How to Find Bottlenecks in the Agile and DevOps Delivery Cycle

by Tanya Kravtsov

The iterative, collaborative models of DevOps and agile development changed the way we deliver software. But adopting these models requires more than just continuous integration, continuous testing, and continuous delivery — it requires a complete mind shift.

In order to achieve incremental software development and continuous feedback, you need to eliminate the tasks that create waste or bottlenecks, which hinder the flow of development. A chain is no stronger than its weakest link, and identifying these “weak links” is a critical step toward achieving agility and increasing efficiency.

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The first step is gaining a full understanding of the system, including all the players and the handoffs between them. Mapping the delivery pipeline in the form of a flow chart should quickly highlight the points of improvement.

Talking to people from different groups within the organization who play a role in the system also can go a long way toward understanding where the bottlenecks are. Interviewing members of the development, quality assurance, product, IT operations, marketing, and senior leadership teams will identify the common themes and present ideas for improvement.

Brainstorming techniques such as mind maps, storyboarding, and innovation games such as Speed Boat can help facilitate these discussions. Retrospectives, an essential part of agile Scrum practices, are another great tool that encourages teams to provide their feedback on what works and what doesn’t

The most common bottlenecks in the software delivery lifecycle often turn out to be environments, testing, and communication. (How many times have we heard “But it works on my machine”?)

To avoid such issues, it’s important to automate the environment setup process by identifying all the steps necessary to set up a machine and scripting them using infrastructure as code and configuration automation tools, in conjunction with service virtualization. It’s also essential to either give developers and testers the ability to spin up preconfigured environments on demand or to have dedicated, stable environments with consistent monitoring and alerts set up in case something doesn’t work as expected.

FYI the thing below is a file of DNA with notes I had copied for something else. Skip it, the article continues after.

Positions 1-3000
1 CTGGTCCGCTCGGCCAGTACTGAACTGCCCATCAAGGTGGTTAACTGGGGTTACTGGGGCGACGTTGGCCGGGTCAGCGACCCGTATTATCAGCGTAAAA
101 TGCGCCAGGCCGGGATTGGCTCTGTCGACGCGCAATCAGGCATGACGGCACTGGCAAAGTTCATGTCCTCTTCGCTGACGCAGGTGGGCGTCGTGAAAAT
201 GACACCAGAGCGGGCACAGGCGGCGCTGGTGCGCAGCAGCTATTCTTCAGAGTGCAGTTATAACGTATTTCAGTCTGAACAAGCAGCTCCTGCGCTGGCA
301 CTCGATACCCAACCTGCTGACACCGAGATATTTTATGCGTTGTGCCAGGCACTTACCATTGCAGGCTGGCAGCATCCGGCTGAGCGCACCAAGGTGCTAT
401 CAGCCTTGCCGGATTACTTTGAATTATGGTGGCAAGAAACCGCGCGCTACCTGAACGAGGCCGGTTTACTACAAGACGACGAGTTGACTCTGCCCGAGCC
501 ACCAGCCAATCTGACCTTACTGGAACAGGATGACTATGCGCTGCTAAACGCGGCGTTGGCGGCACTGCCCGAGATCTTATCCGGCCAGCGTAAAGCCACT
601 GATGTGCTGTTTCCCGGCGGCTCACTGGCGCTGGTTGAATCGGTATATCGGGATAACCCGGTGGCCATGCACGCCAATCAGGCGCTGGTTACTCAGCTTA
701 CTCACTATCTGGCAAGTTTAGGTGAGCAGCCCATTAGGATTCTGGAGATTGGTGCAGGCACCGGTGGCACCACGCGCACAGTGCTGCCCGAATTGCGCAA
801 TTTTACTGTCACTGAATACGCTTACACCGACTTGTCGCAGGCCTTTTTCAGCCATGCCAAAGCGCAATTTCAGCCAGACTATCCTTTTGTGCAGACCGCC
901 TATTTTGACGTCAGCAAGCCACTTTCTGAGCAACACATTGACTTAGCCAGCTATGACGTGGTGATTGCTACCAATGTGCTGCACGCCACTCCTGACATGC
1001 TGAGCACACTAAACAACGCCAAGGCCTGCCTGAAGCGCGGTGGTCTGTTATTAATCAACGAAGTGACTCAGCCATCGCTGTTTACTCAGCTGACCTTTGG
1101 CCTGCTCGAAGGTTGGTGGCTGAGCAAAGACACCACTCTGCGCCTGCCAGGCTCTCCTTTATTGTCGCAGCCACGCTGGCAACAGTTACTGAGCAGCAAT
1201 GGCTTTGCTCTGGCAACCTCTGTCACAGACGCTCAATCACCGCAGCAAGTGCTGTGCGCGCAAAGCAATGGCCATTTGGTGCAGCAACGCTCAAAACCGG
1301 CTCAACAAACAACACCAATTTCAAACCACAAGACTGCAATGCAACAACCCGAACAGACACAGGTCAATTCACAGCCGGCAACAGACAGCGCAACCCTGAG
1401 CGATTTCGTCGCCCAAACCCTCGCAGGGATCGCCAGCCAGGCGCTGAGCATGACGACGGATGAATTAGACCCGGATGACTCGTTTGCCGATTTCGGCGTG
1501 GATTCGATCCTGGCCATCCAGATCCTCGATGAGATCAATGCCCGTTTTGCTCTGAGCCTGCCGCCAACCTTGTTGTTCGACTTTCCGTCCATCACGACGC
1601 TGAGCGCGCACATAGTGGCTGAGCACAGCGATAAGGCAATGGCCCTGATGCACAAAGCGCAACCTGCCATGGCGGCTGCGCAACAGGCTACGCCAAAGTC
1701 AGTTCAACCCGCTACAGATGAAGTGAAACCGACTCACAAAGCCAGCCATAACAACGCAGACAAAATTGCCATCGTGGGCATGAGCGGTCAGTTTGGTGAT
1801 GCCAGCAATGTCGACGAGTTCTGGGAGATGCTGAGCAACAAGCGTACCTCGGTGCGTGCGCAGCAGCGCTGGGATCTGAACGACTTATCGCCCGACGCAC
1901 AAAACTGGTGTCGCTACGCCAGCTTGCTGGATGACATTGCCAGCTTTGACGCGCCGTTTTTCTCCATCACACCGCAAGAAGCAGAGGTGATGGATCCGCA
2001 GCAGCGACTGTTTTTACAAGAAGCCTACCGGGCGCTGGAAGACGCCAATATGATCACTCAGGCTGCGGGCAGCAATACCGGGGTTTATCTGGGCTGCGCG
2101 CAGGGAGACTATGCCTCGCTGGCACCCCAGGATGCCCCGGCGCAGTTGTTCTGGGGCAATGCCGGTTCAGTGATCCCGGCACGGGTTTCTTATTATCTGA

Testing is often considered a bottleneck due to its manual nature, and this is compounded when testing starts at the end of the development cycle or sprint, which often impacts sprint commitments and delivery dates. The best way to combat this is by incorporating testing into the development process and automating everything that can and should be automated, such as unit, regression, and performance testing.

There are great static analysis tools that can be integrated into the developers’ pipeline to validate the quality, security, and unit test coverage of the code before it even gets to the testers. It’s also important not to overlook tedious and unnecessarily manual processes, like test data gathering and test results analysis.

Even when all the technical bottlenecks are addressed, miscommunication and lack of transparency can completely break the flow and become huge blockers in an otherwise continuous and streamlined process. Defining ownership, understanding your audience, creating clear and simple messaging, and managing expectations are critical tools in breaking the communication barrier and moving toward a collaborative, agile organization.

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Originally published at www.techwell.com.